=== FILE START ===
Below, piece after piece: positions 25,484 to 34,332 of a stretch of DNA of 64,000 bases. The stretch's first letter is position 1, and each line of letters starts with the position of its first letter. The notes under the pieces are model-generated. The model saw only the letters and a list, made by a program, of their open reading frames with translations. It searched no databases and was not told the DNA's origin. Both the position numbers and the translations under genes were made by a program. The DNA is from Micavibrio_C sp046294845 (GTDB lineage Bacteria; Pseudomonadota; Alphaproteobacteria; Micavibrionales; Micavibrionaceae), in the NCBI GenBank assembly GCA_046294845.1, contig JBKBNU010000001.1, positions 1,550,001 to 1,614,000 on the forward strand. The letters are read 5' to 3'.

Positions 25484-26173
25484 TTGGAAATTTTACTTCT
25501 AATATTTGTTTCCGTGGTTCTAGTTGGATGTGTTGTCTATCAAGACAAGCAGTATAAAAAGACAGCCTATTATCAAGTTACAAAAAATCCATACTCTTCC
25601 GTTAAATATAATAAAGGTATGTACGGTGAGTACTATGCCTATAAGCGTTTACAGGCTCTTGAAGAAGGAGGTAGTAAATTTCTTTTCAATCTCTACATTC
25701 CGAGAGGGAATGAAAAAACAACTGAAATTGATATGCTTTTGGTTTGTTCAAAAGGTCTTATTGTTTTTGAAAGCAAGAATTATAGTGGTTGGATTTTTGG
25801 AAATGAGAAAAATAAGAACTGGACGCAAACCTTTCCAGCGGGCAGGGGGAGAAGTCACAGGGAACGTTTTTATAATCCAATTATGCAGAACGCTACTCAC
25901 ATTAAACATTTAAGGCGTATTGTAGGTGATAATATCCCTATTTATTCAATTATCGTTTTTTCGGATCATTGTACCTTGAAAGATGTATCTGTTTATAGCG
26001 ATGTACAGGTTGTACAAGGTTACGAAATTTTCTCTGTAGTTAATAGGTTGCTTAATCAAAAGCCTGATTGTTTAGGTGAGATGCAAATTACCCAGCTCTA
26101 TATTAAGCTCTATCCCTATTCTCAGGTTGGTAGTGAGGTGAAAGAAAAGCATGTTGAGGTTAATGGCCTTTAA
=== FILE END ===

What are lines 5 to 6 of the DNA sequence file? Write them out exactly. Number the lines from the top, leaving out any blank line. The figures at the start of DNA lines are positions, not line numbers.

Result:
25601 GTTAAATATAATAAAGGTATGTACGGTGAGTACTATGCCTATAAGCGTTTACAGGCTCTTGAAGAAGGAGGTAGTAAATTTCTTTTCAATCTCTACATTC
25701 CGAGAGGGAATGAAAAAACAACTGAAATTGATATGCTTTTGGTTTGTTCAAAAGGTCTTATTGTTTTTGAAAGCAAGAATTATAGTGGTTGGATTTTTGG